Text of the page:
The COVID-19 pandemic and the measures taken in response have major implications for society and businesses, and PPP projects are no exception. This overview highlights the main ways in which a contractor's obligations under a Dutch or Belgian DBFM contract may potentially be affected by the current situation and the possibilities for relief.
CoVID-19 measures in Belgium
The various measures taken by the Belgian government in order to prevent the spread of COVID-19 include social distancing rules, meaning that large gatherings are no longer permitted and that there should be a minimum distance of 1.5 metres between individuals at all times. If a company is unable to guarantee compliance with the above rules, it is required by law to cease its business operations for the duration of the relevant measures (currently these are in place until 3 May 2020). The government measures have also affected supply chains, with widespread difficulties and delays in the delivery of necessary supplies and resources. Most of the measures were introduced by means of the Ministerial Decree of 18 March regarding urgent measures to limit the spread of the coronavirus. It remains to be seen what the full extent of the measures' impact on the daily operations and management of Belgian PPP projects will be. The Belgian federal government has already decided to exercise more flexibility in the execution of federal public procurement contracts.
PPP Projects in Belgium
For all federal public contracts, the federal government has announced that it will not penalise contractors for non-performance or a delay due to COVID-19 related measures. In principle, the same benefit extends to contractors in PPP projects that fall under the public procurement regime. It should be noted, however, that this regime does not cover all PPP projects and that exceptions are possible. The regional governments have taken similar decisions to that of the federal government and instructed their contracting authorities accordingly.
Where the pandemic leads to the unavailability of infrastructure or non-performance by the contractor under a DBFM contract, force majeure is the first ground that comes to mind when examining whether the contractor can obtain total or partial relief from its obligations. As there is no standard/model DBFM agreement in Belgium (unlike in the Netherlands), it must be assessed case by case whether the pandemic and the ensuing government measures qualify as a force majeure event under the relevant contract. The contract will often set out a limited list of events or circumstances that constitute force majeure events. Such events and circumstances must be insurmountable, unforeseeable and not attributable to the contractor. Based on an analysis of DBFM contracts typically used for PPPs in Belgium, it is unlikely that such contracts would explicitly provide for the pandemic and the ensuing measures. The effect of force majeure is also to be assessed based on the phase reached by the project (BAFO, awaiting permits, building process or O&M).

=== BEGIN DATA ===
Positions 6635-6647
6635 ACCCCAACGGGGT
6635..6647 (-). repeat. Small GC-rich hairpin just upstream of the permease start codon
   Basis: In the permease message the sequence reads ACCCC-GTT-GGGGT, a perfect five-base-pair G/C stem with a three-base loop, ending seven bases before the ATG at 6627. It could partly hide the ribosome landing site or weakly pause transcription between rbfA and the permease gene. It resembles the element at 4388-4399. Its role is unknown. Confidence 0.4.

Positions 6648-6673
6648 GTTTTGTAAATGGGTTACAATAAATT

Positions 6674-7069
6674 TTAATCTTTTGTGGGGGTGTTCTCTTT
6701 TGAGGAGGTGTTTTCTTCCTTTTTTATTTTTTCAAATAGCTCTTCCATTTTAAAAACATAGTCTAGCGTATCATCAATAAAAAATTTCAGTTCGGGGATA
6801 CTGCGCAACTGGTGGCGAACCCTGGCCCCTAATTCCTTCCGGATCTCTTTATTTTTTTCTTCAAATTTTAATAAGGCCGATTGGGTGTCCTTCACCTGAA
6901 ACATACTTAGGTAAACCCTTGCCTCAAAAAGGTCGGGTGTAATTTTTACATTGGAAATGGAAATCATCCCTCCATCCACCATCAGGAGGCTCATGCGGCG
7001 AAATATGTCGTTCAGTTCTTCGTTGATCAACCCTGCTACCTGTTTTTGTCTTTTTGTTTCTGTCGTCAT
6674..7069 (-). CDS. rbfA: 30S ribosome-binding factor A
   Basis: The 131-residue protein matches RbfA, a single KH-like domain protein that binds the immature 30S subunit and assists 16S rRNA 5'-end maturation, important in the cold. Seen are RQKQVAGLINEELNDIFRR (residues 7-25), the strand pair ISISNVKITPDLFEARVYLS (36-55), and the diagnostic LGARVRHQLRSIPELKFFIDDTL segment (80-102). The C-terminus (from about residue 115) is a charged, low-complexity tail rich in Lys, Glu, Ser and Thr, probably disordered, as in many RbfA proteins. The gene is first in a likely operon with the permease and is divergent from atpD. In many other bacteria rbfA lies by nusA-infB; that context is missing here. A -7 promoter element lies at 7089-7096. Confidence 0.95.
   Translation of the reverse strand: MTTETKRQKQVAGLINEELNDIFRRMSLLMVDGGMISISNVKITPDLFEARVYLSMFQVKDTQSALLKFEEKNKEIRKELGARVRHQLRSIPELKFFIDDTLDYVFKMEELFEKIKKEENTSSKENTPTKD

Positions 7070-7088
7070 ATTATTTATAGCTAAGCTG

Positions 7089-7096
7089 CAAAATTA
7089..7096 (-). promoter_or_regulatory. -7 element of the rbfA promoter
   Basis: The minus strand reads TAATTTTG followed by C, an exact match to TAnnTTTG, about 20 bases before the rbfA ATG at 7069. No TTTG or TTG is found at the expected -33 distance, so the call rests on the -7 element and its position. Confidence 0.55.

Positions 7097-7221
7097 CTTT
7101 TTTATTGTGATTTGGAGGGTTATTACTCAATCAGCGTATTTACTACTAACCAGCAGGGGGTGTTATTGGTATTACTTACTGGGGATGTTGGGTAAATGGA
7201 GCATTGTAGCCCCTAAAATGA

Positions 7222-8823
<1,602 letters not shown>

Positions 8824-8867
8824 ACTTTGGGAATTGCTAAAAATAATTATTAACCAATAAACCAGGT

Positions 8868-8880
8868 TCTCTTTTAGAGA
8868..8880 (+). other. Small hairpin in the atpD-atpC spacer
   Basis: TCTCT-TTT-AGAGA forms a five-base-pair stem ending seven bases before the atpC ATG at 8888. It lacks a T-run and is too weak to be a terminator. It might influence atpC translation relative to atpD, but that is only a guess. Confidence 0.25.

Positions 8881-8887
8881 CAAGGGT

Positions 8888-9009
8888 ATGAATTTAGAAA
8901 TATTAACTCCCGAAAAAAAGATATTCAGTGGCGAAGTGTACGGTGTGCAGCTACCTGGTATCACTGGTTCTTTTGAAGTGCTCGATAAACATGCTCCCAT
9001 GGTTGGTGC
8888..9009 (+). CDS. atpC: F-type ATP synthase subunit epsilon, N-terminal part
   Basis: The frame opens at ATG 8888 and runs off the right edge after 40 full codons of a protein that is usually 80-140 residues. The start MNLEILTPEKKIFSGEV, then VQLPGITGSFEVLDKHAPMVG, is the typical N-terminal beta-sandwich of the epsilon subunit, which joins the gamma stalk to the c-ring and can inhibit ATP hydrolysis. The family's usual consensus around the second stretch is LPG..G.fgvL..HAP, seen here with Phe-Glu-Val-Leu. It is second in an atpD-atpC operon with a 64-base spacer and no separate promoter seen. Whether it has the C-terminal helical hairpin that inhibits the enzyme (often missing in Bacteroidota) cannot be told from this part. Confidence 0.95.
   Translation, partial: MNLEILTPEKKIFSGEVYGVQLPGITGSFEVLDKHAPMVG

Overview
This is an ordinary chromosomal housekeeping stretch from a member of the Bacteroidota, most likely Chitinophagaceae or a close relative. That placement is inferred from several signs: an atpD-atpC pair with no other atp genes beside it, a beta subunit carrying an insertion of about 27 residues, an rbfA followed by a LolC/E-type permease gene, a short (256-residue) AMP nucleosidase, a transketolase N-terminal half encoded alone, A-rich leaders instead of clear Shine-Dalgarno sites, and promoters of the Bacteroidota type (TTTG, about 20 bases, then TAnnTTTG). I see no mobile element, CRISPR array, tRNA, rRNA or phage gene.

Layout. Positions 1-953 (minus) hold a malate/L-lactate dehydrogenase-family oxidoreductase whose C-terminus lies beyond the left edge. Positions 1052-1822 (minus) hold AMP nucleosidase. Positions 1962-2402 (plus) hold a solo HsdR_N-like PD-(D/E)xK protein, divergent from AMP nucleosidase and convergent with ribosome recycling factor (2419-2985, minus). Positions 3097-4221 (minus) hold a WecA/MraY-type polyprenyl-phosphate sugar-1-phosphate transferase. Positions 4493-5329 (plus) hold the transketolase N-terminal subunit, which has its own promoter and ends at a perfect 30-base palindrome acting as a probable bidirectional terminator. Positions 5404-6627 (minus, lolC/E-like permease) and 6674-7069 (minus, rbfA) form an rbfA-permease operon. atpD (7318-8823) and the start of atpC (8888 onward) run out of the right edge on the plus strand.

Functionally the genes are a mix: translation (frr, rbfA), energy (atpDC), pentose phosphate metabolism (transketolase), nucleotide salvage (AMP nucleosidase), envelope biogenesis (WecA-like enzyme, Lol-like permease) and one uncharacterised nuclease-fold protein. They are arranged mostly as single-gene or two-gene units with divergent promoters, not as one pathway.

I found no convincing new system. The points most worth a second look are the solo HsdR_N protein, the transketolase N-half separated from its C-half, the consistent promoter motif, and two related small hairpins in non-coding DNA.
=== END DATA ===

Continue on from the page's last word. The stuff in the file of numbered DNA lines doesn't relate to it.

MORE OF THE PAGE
It is possible that the contractor will be entitled to relief under the DBFM contract on the grounds of unforeseen circumstances. However, this must be assessed case by case as some contracts may explicitly exclude unforeseen circumstances as a ground for relief, whereas others may provide for some sort of compensation and/or extension of time.
Some contracts may provide that a change in law qualifies as a compensation event. In most such cases, however, the change in law must have had an impact on the contractor or the works/services and have caused a disproportionate aggravation of the contractor's obligations. "Law" is typically defined very broadly and hence includes, for example, the abovementioned ministerial decree.
Contractors may also find it worthwhile to review the relevant insurance policies as these might cover some of the damage suffered (although this is unlikely).